Can You Trust an Online Review?
By Tara Swords
It used to be the job of print, radio and TV journalists to review everything from restaurants to movies, products and customer service. But nowadays, anybody with a keyboard and a connection to the Internet can write a review.
That’s partly a good thing: The idea is that the democratic nature of consumer-generated online reviews will lead to more truthful, accurate information. But the reality is that online review sites are often filled with impostor reviews from owners who want their products to succeed -- or from competitors who want them to fail.
For example, the popular review site Yelp.com has been sued for allegedly extorting businesses with poor reviews -- allegations the company denies. Travel site TripAdvisor has reportedly been accused by a group of 420 hoteliers of failing to guard against fake online reviews and has since begun flagging suspicious reviews. But there probably isn’t a single review site out there that isn’t targeted by people trying to game the system.
So how do you differentiate between a suspicious online review and a review you can trust? Start with these guidelines:
Online Review Tip No. 1: Look for real names.
If a website encourages reviewers to post under their real names, its reviews are more likely to be the real deal. Amazon’s “real name” system uses the credit card that you have on file to determine your real name and then lets you choose some variation -- John Smith, J. Smith, J.S., etc. -- under which to post a review. A “real name” review is weighted more heavily than an anonymous review, but you can bet there are still plenty of impostors who post anonymously.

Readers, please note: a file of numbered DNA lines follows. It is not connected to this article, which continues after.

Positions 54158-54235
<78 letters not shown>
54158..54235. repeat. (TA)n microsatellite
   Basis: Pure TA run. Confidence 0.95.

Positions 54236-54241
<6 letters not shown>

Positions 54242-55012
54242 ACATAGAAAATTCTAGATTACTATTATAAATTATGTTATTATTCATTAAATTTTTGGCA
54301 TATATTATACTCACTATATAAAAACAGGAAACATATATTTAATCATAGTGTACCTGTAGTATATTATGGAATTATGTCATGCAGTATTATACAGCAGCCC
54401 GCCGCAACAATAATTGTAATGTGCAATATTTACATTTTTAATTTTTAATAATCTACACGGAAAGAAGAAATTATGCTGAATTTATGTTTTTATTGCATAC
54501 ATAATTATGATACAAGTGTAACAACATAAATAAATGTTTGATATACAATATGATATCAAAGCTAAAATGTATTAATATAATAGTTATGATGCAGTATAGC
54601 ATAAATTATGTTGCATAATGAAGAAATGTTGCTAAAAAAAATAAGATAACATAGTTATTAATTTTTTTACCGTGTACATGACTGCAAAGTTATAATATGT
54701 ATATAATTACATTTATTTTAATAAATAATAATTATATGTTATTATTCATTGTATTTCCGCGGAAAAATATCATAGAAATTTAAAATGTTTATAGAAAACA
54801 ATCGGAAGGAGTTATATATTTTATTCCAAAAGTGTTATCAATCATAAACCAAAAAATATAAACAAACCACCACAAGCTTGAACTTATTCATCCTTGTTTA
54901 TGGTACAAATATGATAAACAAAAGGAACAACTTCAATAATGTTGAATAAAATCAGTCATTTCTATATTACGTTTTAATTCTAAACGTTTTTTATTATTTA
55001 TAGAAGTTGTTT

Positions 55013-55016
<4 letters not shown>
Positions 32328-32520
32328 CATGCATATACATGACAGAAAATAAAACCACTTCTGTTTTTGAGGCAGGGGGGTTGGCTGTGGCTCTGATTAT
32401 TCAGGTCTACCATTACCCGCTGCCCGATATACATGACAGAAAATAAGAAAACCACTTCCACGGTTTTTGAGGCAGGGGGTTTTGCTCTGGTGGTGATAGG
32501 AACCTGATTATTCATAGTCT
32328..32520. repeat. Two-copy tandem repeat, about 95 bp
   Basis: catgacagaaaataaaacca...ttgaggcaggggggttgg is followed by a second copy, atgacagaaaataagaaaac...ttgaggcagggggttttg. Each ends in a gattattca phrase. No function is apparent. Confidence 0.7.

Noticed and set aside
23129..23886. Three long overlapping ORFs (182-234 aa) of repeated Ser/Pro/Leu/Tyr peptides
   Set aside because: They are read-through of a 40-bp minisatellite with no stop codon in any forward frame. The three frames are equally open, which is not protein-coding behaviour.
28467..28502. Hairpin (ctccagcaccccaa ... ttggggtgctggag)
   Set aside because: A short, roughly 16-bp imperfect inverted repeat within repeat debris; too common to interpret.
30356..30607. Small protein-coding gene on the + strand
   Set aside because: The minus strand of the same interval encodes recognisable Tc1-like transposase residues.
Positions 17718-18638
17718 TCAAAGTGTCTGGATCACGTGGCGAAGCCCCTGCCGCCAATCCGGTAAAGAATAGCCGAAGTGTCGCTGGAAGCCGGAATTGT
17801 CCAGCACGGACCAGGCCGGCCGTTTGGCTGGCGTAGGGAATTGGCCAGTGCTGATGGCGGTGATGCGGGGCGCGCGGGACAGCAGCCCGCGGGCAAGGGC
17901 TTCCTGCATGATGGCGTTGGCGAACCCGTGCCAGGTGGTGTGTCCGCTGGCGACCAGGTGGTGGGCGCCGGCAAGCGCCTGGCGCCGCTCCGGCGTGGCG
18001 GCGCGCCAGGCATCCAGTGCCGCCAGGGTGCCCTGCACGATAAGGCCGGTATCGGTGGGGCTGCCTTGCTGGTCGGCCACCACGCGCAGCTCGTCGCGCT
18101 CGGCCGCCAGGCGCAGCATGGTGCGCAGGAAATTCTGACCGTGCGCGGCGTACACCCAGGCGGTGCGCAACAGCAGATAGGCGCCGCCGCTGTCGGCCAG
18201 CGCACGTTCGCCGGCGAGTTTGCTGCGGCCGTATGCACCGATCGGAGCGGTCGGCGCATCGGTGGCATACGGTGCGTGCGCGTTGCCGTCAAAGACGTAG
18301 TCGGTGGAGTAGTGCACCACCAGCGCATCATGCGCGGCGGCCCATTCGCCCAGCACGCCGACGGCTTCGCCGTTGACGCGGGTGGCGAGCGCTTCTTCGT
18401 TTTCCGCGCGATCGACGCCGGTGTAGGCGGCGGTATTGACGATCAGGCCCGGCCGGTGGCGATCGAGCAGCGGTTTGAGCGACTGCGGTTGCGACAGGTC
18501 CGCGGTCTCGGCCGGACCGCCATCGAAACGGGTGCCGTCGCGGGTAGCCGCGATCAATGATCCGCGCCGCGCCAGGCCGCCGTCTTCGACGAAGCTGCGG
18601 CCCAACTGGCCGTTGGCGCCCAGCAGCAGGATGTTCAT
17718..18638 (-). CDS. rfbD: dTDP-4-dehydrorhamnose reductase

Online Review Tip No. 2: Look for real photos.
In the same vein, when reading an online review, look for accompanying photos connected to the reviewer’s profile. “If it’s a company that’s doing the reviewing, a lot of times they don’t take the time to put up a photo,” says Elysa Rice, a social media expert who blogs at GenPink.com.
Online Review Tip No. 3: Find other reviews by the same person.
If a review is attributed to a username, check whether the reviewer has written other reviews on the site. If you find numerous reviews, it’s less likely that the reviewer is a company pretending to be a consumer. Says Rice: “If there’s a person who has reviewed 50 other things, then I would take their opinion over someone who has reviewed just one.”
Online Review Tip No. 4: Expect a few low-rated reviews.
If every review glows, be suspicious. Even the best-rated restaurants occasionally overcook a steak or make people wait too long.
Online Review Tip No. 5: Read beyond the stars.
Consider why someone gave a poor rating. Recently, a critically acclaimed book received a huge quantity of one-star ratings on Amazon because it wasn’t available as a Kindle e-book. Although that had nothing to do with the quality of the book itself, those reviews contributed to a misleading overall rating of the book. But you wouldn’t realize that without reading the one-star rants.
Online Review Tip No. 6: Use your sixth sense.
If something seems off, be suspicious. For example, people who have an agenda tend to talk in hyperbole. So if a few outliers call a spa “the most amazing experience ever!” or “a fantasy come true!” you’d be wise to ignore them. “There’s content that just sounds robotic as opposed to the way humans would talk,” says Rice, and that’s the stuff you should write off.
Online Review Tip No. 7: Stay skeptical.
No review site can guarantee legitimacy, so take what you read with a grain of salt. Go with your gut.
Finally, once you find your favorite review sites, check if they offer an app you can load on your smartphone. And as with anything good, give back. Get in the mix and write an online review or two of your own: You’ll be making the system a little more honest.
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Tara Swords is a consumer and technology writer whose articles have appeared in the Chicago Tribune, The Washington Post, Inc. and other national publications.